Dodgers catcher A.J. Ellis welcomes adding Yasmani Grandal
GLENDALE, Ariz. (AP) A starting catcher for three straight seasons, A.J. Ellis said he’s glad the Los Angeles Dodgers added Yasmani Grandal, even though he plays the same position.
”It’s good,” Ellis said. ”In all honesty, I don’t need a title as a starting catcher, or backup catcher. I just want to be a World Series-winning catcher.”
When the Dodgers acquired Grandal on Dec. 18 from San Diego in exchange for Matt Kemp, Tim Federowicz and two pitching prospects, there were questions about who would be their everyday catcher.
Ellis has developed an effective relationship with star left-hander Clayton Kershaw, who last year became the first NL pitcher to win the Cy Young and MVP awards since Bob Gibson since 1968.
”I do know Clayton and I have worked well together,” Ellis said. ”It’s been a career highlight for me.”
There’s nobody Kershaw would rather see behind the plate.
”I love throwing to A.J.” said Kershaw, who threw to Ellis 30 times Friday in his first bullpen session at spring training. ”Obviously, I’ve had some success doing that.”
Kershaw was asked if Ellis might become his personal catcher.
”I can’t answer that,” Kershaw said.
The decision about who catches and who sits rests with Dodgers manager Don Mattingly, who said the process will be determined by individual matchups.
”Bottom line, both of them talk about winning, so it’s not going to be a problem,” Mattingly said.
Grandal said he spoke to both Mattingly and Ellis during a meeting in Los Angeles a couple of weeks after the trade.
Grandal said he wasn’t told how he and Ellis would share the job. But he wasn’t worried.
”Whatever it takes to win” Grandal said. ”That’s what we talked about. At the end of the day, nothing else matters. If we win a ring, we’ll all have rings. In 20 years, I’d get to show off that ring and tell everybody that I won a World Series.”
In Grandal, the Dodgers acquired a 26-year-old catcher. Ellis will be 34 on April 9.
Grandal, a switch-hitter, played in 128 games last year, batting .225 and hitting 15 homers. He batted .297 with eight homers and 36 RBI in 2012, his first major league season, also with the Padres.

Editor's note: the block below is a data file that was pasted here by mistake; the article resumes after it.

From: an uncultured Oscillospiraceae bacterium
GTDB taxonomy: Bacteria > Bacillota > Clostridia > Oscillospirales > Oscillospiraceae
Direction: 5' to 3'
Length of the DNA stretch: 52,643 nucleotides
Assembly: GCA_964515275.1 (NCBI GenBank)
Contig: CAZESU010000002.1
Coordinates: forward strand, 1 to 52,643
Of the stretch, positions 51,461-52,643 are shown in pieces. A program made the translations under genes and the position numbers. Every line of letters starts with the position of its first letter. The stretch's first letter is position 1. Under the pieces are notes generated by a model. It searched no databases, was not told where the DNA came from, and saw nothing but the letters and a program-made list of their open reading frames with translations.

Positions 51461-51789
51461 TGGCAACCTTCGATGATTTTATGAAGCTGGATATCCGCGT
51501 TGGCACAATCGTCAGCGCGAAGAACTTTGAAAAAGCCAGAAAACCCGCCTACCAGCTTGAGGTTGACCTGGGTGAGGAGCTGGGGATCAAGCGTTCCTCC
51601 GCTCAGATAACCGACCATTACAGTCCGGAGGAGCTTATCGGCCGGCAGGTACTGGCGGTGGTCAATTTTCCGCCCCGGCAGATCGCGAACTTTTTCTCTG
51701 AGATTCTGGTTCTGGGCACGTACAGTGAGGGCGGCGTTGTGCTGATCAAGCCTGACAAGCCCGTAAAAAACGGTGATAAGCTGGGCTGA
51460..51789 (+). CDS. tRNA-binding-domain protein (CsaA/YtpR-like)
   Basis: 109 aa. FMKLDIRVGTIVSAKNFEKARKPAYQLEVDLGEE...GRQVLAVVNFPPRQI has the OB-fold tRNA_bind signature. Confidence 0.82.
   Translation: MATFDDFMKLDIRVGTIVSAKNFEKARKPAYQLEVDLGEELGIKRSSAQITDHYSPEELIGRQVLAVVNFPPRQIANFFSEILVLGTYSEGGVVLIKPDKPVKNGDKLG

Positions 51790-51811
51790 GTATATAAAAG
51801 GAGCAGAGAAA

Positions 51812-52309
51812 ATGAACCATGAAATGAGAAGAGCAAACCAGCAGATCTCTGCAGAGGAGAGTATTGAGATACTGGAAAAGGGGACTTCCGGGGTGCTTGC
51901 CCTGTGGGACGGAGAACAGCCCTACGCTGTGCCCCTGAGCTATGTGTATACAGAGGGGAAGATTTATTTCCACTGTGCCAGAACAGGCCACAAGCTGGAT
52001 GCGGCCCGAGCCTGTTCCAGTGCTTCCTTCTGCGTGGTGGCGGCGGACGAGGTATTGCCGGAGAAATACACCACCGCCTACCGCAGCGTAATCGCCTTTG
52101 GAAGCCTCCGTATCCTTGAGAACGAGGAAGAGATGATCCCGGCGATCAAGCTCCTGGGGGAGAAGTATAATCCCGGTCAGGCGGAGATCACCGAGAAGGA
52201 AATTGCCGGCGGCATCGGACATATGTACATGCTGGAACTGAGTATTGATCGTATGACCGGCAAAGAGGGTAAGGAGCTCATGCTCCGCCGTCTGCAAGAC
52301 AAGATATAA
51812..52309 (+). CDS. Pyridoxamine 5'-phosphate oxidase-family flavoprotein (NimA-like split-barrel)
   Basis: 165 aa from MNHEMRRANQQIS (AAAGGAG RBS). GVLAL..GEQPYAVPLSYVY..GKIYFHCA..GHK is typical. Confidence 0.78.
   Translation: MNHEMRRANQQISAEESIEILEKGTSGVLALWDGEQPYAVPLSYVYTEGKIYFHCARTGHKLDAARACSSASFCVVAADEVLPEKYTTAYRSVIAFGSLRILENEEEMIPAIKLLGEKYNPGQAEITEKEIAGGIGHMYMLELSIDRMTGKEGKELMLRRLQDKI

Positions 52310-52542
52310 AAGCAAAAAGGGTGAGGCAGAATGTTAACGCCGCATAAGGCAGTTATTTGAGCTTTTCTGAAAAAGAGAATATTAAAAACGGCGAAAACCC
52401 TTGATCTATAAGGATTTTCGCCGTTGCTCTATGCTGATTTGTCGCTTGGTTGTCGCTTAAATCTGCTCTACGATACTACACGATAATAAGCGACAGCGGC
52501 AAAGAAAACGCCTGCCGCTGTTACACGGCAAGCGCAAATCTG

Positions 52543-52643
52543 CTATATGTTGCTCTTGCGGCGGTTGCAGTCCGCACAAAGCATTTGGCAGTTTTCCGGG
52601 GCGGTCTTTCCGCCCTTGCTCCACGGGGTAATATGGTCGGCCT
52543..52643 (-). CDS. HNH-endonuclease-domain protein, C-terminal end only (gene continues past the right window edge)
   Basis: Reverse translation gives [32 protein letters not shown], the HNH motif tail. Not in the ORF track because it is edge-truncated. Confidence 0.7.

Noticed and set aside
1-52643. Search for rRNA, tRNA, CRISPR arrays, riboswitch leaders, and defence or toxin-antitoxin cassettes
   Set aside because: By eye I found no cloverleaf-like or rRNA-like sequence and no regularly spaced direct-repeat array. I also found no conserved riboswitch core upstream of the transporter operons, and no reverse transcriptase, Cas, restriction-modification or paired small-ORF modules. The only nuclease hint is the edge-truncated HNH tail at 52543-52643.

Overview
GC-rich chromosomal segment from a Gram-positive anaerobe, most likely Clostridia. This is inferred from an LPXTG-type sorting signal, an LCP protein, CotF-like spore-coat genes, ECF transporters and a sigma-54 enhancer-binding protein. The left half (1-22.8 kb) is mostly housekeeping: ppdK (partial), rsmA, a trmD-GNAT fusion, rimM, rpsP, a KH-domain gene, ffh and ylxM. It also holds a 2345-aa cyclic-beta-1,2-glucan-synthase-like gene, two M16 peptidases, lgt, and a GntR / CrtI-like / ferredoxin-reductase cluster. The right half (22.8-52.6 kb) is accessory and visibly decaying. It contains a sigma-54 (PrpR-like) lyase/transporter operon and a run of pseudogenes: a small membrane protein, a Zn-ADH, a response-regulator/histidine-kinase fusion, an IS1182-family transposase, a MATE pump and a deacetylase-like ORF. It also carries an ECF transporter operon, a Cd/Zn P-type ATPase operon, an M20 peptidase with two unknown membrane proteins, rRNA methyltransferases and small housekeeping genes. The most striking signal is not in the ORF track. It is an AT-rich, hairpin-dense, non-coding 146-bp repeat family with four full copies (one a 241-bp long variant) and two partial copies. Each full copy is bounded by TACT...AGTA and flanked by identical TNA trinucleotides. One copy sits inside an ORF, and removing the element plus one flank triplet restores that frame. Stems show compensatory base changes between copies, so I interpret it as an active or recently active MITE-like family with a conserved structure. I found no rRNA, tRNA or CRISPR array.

But a positive test for elevated testosterone led to a 50-game suspension in 2013, which ended with an injury to his right knee on July 16.
Early last season, Grandal was still coming back from the aftereffects of surgery, said Andrew Friedman, the Dodgers’ new president of baseball operations.
”Last year behind the plate was an outlier,” Friedman said. ”He came back from ACL surgery much faster than most people anticipated. You could see it in both halves of the season, both offensively and defensively.”
”If you don’t have your legs under you, you’re going to have a hard time as a catcher. In the second half, he got his legs under him, and he took off.”
Grandal, who spent the offseason playing winter league ball in the Dominican Republic, arrived at the Dodgers’ camp confident that his knee is healthy and certain he’ll encounter no problems in his shared role with Ellis.
Ellis is coming off a season that was complicated by injury. Surgery for a torn meniscus in his left knee and sprained right ankle limited him to 93 games. He struggled at the plate, batting only .191. He said he worked to strengthen his legs throughout the offseason.
”I just want to be ready for whatever happens,” Ellis said. ”I just want to help Grandal acclimate to the Dodgers. Competition? Not at all. I just want to celebrate this season.”
”If that means taking my mask off and running toward the mound or running onto the field from the dugout, I just want to celebrate,” he said.